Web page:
Systems Thinking: Seeing How Everything is Connected

“People normally cut reality into compartments, and so are unable to see the interdependence of all phenomena. To see one in all and all in one is to break through the great barrier which narrows one’s perception of reality.” ~Thich Nhat Hanh


Nowadays, most people seem to be aware of the ecological crisis facing our planet. We understand that our consumer lifestyles create toxic waste that pollutes the air, water and land. We understand that these come back to us and may account for the rise in health problems such as cancer, asthma and allergies.

We know that animal species are going extinct because of the forests we have cut down in order to raise cattle and grow popular “consumer” foods such as cocoa and coffee. Most of us grasp that the increase in carbon dioxide in the air (from our burning of fossil fuels) is making the earth warmer, which creates more hurricanes, melts glaciers and will lead to rising ocean levels and flooding.

We can understand how deforestation leads to an expansion of deserts, which then creates dust storms in Beijing and food shortages in Northern Africa. Thanks to the media and schools most people (not living in denial) understand the connections between these problems.

desertificationThis is systems thinking, recognizing how everything is connected ecologically and interdependently, using our imaginations (visual intelligence) to understand how unwise actions in one area frequently lead to problems in another.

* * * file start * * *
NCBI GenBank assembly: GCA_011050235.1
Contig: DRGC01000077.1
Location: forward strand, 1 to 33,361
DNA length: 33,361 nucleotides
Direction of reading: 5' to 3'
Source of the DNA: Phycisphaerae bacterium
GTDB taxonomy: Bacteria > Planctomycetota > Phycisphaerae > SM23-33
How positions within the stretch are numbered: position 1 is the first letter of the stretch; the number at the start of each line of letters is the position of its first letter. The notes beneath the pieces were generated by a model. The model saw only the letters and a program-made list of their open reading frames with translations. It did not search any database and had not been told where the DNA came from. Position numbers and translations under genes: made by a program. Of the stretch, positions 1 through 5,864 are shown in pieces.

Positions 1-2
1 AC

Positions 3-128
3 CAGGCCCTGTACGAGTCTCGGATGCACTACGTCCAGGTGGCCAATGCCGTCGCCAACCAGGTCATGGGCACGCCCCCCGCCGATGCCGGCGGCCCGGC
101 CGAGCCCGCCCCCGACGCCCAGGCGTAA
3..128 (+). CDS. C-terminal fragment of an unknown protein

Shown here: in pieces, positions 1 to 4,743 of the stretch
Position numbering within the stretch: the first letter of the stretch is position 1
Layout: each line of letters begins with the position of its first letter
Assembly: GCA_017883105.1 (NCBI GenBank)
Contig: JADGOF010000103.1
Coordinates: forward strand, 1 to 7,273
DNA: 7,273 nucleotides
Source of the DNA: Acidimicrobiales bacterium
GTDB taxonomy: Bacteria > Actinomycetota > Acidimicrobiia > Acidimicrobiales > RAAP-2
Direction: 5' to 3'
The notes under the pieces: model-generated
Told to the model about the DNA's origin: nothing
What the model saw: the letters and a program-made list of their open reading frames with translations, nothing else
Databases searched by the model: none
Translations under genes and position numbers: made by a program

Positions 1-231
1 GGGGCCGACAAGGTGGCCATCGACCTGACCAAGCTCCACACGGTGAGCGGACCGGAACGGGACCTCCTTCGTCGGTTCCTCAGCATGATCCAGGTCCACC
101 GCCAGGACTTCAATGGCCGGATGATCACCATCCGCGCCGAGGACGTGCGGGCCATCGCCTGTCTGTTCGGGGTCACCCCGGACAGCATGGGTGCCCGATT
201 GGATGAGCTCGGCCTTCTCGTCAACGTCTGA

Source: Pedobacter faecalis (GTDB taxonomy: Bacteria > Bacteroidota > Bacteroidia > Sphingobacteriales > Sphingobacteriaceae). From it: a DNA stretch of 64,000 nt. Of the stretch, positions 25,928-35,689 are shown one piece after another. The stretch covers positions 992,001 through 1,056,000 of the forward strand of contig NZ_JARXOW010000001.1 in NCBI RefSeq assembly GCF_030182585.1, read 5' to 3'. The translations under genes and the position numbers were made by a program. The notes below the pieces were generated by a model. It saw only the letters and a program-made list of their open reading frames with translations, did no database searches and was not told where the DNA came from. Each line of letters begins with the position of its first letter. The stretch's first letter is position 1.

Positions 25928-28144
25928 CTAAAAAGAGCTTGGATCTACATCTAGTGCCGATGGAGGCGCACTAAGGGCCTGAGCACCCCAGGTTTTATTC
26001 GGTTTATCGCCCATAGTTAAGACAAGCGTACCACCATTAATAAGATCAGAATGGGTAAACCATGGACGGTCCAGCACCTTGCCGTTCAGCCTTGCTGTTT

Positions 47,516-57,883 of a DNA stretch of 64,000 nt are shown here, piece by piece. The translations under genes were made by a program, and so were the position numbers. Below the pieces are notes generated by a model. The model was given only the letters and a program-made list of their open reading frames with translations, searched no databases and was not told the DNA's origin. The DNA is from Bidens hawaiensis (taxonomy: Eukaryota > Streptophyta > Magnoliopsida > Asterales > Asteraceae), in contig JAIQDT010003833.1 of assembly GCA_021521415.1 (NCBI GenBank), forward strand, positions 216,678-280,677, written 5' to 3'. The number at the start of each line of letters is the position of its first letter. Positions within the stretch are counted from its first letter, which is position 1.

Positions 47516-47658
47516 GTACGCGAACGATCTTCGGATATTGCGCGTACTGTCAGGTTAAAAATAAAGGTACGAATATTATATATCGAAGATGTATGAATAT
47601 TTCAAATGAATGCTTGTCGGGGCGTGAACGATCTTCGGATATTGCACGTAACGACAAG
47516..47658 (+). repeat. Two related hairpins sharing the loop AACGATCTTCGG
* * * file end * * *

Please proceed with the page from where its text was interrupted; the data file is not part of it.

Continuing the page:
For several decades, human beings have been at a turning point in our evolution. We have started to view the world more ecologically, but still face huge problems that will not go away. Our challenge, I believe, is to encourage one another to think and behave more wisely, to listen to (and learn from) the wisdom of our greatest scientists, artists, writers, poets, philosophers, spiritual teachers and sages.

In order to change, it would be helpful for all of us to explore how the materialistic values and beliefs of  “civilized” societies have contributed to problems such as racism, sexism, slavery, political corruption, environmental destruction, wealth imbalance, drug abuse, war and crime.

We need to consciously question and re-think the predatory “ego-logical” worldview that has been passed down to us across the ages. Together, we have the opportunity to become wiser as a species, to either get back in tune with the more balanced and “eco-logical” Ways of Nature, or prepare our children for endless catastrophes in the future.


We need to gain a more complete grasp of root causes, to understand how social, economic and environmental systems become imbalanced, how problems begin and then grow because of how human societies think, behave and instruct their members.

A good place to begin would be to question the dominant “Humpty Dumpty” approach in the media, governments and schools that divides human reality up into disconnected compartments and topics, presenting the world to both adults and children in fragmented pieces, with little emphasis on how everything in human society and the natural world connects interdependently and functions together as a coherent whole.


Knowledge without deep comprehension, imagination and compassion is just a more complex form of ignorance. The human family has a profound opportunity now, to use our hearts and minds (wisdom and compassion) to understand and then solve the countless difficulties that we have been grappling with.